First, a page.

A shortage of skilled construction workers, planning problems and a decaying transport system are hindering Scotland's economy, a new report said.
A shortage of construction skills is hampering Scotland's economy
The Scottish Chambers of Commerce have raised serious concerns over several Scottish Executive policies.
The report said recruitment difficulties were a major concern in the tourism, construction and manufacturing sectors.
The executive claimed the economy was heading in the right direction.
The survey was carried out with Strathclyde University's Fraser of Allander Institute using current trading conditions from nearly 400 benchmark companies.
Liz Cameron, director of the Scottish Chambers of Commerce, said: "It is gratifying to have measurements which show increased demand, and significantly higher work in progress, especially in our manufacturing sector.
"Against this background of economic strength, a number of barriers to growth were cited by business which needs to be urgently addressed.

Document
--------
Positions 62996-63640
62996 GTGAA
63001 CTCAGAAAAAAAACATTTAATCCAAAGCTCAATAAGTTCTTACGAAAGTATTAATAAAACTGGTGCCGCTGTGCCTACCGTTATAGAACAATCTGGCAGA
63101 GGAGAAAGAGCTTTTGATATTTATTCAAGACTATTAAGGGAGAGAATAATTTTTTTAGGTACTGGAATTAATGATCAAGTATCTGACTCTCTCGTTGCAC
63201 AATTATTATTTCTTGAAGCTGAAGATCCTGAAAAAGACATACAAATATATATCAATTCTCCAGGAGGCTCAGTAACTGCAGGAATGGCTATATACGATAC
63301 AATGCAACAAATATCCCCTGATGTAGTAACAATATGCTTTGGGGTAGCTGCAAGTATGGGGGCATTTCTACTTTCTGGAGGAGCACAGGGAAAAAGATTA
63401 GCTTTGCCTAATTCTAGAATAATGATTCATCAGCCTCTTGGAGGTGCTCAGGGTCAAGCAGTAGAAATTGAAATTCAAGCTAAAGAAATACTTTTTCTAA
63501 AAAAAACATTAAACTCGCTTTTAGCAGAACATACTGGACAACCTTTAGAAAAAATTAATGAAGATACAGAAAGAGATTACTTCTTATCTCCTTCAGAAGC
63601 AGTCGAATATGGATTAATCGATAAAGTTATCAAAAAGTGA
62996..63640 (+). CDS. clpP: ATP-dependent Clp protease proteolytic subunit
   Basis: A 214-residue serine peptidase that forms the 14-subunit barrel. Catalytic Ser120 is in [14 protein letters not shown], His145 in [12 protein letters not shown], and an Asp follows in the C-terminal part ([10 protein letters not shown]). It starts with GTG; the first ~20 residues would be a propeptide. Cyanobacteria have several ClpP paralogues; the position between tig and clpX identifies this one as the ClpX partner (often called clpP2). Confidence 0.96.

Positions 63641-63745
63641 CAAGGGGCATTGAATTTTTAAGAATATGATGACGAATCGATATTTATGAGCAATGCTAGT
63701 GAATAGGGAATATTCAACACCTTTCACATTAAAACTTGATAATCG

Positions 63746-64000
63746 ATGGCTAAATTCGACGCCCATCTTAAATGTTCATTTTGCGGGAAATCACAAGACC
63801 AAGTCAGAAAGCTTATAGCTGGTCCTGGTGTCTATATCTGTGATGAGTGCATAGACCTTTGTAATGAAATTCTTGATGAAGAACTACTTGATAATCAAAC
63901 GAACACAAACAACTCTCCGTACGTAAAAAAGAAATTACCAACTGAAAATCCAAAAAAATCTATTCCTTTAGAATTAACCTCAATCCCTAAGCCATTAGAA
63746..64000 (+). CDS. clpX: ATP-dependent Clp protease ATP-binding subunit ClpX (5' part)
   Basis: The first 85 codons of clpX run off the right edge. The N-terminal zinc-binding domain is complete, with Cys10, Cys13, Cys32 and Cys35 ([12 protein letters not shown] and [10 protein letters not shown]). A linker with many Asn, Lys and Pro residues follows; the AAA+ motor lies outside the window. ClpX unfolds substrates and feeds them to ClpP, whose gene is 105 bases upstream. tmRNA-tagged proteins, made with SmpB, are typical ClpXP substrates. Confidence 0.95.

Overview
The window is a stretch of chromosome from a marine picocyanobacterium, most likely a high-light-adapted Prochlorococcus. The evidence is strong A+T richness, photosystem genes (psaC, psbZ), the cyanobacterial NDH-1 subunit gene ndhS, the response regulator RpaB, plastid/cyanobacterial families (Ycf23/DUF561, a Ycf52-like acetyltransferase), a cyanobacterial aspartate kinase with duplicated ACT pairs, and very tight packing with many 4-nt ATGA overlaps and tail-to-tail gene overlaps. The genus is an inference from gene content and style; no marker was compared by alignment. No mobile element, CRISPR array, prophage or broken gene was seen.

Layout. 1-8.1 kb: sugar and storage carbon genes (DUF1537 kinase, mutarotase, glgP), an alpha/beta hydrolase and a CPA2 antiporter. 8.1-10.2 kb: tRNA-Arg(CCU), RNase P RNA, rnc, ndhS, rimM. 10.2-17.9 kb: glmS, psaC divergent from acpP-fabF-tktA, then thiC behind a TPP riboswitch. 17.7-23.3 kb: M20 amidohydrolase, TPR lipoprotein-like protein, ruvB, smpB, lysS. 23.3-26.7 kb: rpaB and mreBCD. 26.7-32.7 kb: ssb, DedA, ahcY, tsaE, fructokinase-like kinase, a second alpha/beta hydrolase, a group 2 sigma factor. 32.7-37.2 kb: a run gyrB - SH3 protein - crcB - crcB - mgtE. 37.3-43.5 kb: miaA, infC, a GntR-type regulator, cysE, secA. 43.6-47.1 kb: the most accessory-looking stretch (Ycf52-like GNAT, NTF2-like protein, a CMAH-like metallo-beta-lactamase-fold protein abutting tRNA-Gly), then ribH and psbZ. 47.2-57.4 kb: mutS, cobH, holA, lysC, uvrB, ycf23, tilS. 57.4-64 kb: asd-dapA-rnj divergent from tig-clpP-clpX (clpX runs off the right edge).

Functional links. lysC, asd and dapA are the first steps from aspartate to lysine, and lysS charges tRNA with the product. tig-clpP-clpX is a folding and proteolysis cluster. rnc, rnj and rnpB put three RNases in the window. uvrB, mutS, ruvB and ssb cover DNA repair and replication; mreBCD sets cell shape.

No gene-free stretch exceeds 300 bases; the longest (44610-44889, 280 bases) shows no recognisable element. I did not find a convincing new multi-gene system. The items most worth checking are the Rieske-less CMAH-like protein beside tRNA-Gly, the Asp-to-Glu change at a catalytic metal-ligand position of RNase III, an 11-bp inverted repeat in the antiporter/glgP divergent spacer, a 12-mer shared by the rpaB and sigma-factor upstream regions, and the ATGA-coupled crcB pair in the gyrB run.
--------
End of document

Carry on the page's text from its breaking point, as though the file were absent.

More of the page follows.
"There are three areas in particular - skills shortages, planning delays, and inadequacy in the transport infrastructure.
"We are looking for action by government to deliver real improvements in skills provision."
Ms Cameron added that the executive's Fresh Talent initiative had helped address recruitment difficulties, but she argued this was only a short-term measure.
In the construction sector, planning delays were cited as one of the factors most likely to restrict growth over the next quarter.
The report also found that Scotland depends crucially on internal and external connectivity but does not have the transport infrastructure to deal with global competitors.
An executive spokeswoman said the main business indicators were pointing in the right direction.
She added: "Independent forecasts are for trend growth, or above, in the Scottish economy over 2006.
"We recognise that there are challenges associated with a vibrant economy, such as coping with the extra pressure placed on the labour market and transport infrastructure."